“Or had all those who sought to cast a new, unique look on the travels of Kerouac simply not cared to see this woman other than through Jack’s gaze? Was this drug-addled, prostituting Azteca deemed a distraction from the greater task of understanding the American writer? Was she not worth the trouble? Or did her trails running away from Jack—into the past and into the future—only expire into the thin Mexican air, leaving anyone foolish enough to take up the search fanning silken particles of light? But I will begin it, I tell myself, happily smoking my Te Amo in the sun outside the Café del Ángel, which itself no longer exists. I can start the story after B arrives and supplies me with all the requisite information.” (The Starlight Line, p. 47)
My debut novel, The Starlight Line, has just been published by Red Giant Books. This has been in the works for a while now, but, after some unexpected delays, the book is finally out and itching to be read.
Part barroom Beat romance, part cubist caper, part speculative literary critique, The Starlight Line is sure to please. So get ye to your favorite local bookstore and order up some copies for you and your friends. (Also available from usual online suspects: Amazon, Barnes & Noble, Powell’s.)
Some Advance Praise for The Starlight Line:
With echoes of Kerouac, Lowry, and Bukowski, Matt Marshall delivers a penetrating, but oddly reassuring, look into the souls of the drifters, drinkers and all the rest of us who just don’t fit in.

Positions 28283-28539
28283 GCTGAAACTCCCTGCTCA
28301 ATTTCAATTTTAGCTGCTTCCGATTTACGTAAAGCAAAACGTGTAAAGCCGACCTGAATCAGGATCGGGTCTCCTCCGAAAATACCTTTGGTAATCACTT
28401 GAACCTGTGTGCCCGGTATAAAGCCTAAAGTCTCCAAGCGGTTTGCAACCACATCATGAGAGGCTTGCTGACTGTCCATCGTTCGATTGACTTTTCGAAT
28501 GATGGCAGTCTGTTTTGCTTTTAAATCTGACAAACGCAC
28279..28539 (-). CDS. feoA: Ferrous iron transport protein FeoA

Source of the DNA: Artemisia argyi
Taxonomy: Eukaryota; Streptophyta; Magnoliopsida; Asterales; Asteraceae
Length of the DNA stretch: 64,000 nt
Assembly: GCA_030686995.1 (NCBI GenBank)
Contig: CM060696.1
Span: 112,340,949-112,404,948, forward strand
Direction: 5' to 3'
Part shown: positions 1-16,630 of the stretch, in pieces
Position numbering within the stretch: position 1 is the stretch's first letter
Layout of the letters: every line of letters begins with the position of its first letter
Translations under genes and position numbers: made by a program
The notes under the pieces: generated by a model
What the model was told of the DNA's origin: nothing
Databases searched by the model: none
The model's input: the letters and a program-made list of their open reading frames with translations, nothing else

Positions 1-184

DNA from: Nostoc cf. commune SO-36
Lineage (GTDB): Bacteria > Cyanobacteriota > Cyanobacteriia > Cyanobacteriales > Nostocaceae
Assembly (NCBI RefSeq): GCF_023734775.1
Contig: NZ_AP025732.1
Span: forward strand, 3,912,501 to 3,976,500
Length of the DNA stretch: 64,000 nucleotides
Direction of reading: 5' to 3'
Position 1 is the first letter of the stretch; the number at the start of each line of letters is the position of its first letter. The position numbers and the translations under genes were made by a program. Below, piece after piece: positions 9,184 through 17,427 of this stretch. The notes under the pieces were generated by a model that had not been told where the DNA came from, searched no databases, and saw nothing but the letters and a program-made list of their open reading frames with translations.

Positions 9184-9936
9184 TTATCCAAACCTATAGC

—Larry Kirwan, author of A History of Irish Music, Rockin’ the Bronx and Liverpool Fantasy, and former leader of Irish-American rock band Black 47
Matt Marshall’s novel, The Starlight Line, is a fascinating, complex, layer-cake of a book. The frame narration is semi-autobiographical; the narrator is a frustrated writer from Cleveland, searching for inspiration. The other layers interpenetrate and enrich the frame story: Jack London’s drug-addled wanderings; Trotsky’s assassination in Mexico; a writer’s search for Jack Kerouac’s mysterious muse, Esperanza Villanueva. Marshall’s skillful technique allows him to experiment with a variety of narrative voices that work like various instruments in a symphony. The voices add texture and depth to the story. In effect, Marshall produces a novel that is about the process of fiction writing itself.
—Philip J. Skerry, author of Dark Energy: Hitchcock’s Absolute Camera and the Physics of Cinematic Spacetime and Psycho in the Shower: The History of Cinema’s Most Famous Scene